In the midst of rising food prices coupled with (potentially) the worst drought the country has ever experienced, food security research in South Africa has received a much-needed boost, thanks to the Newton Fund and National Research Foundation (NRF) UK-SA Bilateral Research Chair initiative (SARChI).
“Food insecurity is not caused by lack of food at national level, but by a lack of access to food at the individual level, mainly due to poverty,” says Dr Stephen Devereux, the SARChI in Social Protection for Food Security. Dr Devereux is also Research Fellow at the Institute of Development Studies (IDS) at the University of Sussex in Brighton, UK.
“One response to food insecurity is social protection, which improves access to food for the poor, either by giving them food or by raising their income,” adds Dr Devereux. Yet, despite South Africa’s extensive and expanded social protection system, food insecurity and malnutrition remain highly prevalent, with an estimated one in four South Africans being food insecure.
The SARChI will address questions on why food insecurity in South Africa remains so high, despite the comprehensive social protection system and; how can the impact of social protection on hunger be improved? The UK-SA Bilateral Research Chair initiative is a National Research Foundation (NRF) joint programme implemented through the British Council. The initiative aims to help strengthen research and innovation capacities in SA and the UK and to promote International exchange and cooperation.
Dr Devereux will be based at the University of the Western Cape’s (UWC) Institute for Social Development, and affiliated to the DST-NRF Centre of Excellence in Food Security (CoE-FS). The CoE-FS’s network spans 12 local universities, seven international partners, and two research councils. “This SARChI presents an opportunity to further widen our network and create new linkages to expand the reach of the Centre. Specifically, this initiative symbolises the importance of international collaborations as a key ingredient to responding to global socio-economic challenges,” says Professor Julian May, director of the CoE-FS.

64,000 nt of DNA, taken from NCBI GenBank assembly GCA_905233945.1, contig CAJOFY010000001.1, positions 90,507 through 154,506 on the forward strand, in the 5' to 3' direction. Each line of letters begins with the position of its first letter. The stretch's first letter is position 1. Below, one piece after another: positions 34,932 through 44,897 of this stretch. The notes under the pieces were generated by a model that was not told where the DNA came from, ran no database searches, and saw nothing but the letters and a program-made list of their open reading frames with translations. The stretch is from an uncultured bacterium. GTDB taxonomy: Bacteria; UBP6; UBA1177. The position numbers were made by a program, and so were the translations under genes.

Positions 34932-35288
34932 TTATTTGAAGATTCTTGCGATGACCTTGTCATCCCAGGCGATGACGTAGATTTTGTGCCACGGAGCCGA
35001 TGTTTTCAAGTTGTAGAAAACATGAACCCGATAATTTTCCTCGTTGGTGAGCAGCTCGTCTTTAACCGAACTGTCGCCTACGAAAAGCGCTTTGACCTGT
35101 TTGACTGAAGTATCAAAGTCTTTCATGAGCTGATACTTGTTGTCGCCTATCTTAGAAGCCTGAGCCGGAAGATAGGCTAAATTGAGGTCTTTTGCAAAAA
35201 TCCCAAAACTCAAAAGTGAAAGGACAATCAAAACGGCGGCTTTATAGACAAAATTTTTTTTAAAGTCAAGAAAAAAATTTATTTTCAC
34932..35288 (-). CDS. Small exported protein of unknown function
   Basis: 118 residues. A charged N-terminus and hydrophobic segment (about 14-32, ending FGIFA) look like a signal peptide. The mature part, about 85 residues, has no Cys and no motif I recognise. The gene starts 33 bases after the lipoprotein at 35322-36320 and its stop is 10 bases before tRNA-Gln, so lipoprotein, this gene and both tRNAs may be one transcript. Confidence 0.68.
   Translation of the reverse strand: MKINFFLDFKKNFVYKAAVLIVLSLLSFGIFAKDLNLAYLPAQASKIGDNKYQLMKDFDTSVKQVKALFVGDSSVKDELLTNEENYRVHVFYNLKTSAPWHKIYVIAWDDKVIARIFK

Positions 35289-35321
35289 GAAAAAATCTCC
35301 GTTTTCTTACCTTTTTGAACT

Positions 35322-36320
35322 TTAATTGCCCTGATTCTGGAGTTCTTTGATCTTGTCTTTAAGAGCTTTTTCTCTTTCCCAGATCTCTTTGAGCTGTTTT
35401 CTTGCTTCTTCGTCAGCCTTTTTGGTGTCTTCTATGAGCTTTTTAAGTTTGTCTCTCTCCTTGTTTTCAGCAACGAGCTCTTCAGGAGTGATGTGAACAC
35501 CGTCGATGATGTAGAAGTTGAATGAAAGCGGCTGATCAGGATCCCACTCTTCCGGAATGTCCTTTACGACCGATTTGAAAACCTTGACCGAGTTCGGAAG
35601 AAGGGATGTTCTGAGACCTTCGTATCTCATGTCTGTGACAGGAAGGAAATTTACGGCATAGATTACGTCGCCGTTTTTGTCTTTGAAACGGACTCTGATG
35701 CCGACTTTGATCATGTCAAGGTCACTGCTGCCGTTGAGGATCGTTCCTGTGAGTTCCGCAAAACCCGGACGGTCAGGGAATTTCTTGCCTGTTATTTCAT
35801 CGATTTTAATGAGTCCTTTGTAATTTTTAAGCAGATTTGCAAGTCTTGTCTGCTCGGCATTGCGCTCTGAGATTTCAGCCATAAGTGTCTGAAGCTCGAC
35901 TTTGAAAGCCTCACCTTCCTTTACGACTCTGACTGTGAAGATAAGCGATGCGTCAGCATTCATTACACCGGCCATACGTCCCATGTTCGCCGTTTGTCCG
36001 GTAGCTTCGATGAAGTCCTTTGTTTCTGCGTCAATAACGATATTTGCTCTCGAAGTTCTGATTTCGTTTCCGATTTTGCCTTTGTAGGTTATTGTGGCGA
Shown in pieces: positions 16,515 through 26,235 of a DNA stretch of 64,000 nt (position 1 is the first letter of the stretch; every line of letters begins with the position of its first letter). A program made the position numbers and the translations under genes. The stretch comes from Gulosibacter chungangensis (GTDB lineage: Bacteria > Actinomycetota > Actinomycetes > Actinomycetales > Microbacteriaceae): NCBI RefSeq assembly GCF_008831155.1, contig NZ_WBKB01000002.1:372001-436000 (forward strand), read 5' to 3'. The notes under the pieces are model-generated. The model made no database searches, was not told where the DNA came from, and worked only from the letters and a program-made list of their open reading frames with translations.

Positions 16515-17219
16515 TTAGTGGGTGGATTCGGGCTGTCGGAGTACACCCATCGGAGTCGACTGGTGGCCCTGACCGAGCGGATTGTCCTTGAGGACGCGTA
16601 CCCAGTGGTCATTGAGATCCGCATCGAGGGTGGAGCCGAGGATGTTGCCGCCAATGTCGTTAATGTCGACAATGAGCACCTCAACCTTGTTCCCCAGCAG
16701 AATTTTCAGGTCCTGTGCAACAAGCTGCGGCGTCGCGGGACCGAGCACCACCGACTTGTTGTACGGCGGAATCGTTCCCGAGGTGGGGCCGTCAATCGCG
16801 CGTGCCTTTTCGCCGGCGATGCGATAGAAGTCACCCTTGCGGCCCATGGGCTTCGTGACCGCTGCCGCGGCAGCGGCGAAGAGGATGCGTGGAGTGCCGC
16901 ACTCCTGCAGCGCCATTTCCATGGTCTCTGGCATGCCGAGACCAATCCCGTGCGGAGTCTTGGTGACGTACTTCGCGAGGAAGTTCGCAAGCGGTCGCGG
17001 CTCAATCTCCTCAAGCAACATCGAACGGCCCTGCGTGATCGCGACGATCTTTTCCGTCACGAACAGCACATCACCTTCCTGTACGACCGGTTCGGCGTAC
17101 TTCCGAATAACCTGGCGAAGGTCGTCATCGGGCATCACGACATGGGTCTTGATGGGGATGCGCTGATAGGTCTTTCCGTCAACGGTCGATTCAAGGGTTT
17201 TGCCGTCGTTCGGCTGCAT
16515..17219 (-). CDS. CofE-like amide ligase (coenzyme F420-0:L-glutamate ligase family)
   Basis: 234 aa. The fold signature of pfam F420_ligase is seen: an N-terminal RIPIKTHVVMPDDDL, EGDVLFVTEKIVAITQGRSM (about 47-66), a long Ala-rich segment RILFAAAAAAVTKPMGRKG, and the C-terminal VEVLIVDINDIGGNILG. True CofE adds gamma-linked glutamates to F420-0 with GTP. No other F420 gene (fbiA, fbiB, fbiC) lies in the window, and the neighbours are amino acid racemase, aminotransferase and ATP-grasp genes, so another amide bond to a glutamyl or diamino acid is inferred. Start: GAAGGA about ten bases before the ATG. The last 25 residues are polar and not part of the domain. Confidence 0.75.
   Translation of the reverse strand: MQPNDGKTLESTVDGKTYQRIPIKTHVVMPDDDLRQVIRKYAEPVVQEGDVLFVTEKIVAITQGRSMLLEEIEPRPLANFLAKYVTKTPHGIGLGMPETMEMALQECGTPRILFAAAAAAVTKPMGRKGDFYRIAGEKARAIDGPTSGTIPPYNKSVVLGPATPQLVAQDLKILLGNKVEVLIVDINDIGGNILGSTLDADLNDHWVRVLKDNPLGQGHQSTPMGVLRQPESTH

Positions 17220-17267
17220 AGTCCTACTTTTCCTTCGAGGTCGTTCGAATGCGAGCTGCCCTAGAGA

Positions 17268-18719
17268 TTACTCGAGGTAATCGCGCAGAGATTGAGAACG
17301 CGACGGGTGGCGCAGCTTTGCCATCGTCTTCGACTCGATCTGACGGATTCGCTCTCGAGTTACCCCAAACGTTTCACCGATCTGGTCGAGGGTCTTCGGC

The initiative also fits well with the Centre’s vision to become a global leader in research, capacity building, knowledge brokerage and service provision in food security and nutrition in Africa, achieved through collaborations with outstanding institutions and scholars on the continent and elsewhere.
About Dr Devereux
Dr Devereux has co-authored and co-edited several books, journal articles, research reports and policy papers, including four books on food security and three books on social protection. He has been an Associate Editor of the journal ‘Food Security’, and is a founding Director of the ‘Centre for Social Protection’. He specialises in applied policy-relevant research, with a geographical focus on sub-Saharan Africa. He completed his undergraduate studies at the University of Cape Town and obtained his MPhil and DPhil degrees at Oxford University.
About the UK-SA Newton Fund and NRF Bilateral Chairs initiative
This initiative aims to help to support South Africa’s transformation to a knowledge economy, boosting its International competitiveness and strengthening the country’s ability to produce excellence in postgraduate research and to advance the frontiers of knowledge through knowledge co-creation. Through the initiative, SA and UK Higher Education Institutions will be able to increase the quality and production of Masters and PhD graduates by supporting research excellence in response to key socio-economic and development priorities.
The SA launch of the UK-SA Bilateral Chairs initiative took place at the British Council’s Going Global Conference today. The conference runs from 3 – 5 May 2016, at the Cape Town International Convention Centre.
The group photo features in the front row: Professor Thandi Mgwebi, Director of Research at the University of the Western Cape, Minister Naledi Pandor, Dame Judith McGregor, and in the back row: DVC Frans Swanepoel (5th from left), Dr Stephen Devereux (behind Minister Pandor) and other SA-UK SARChIs, and members of the British Council.
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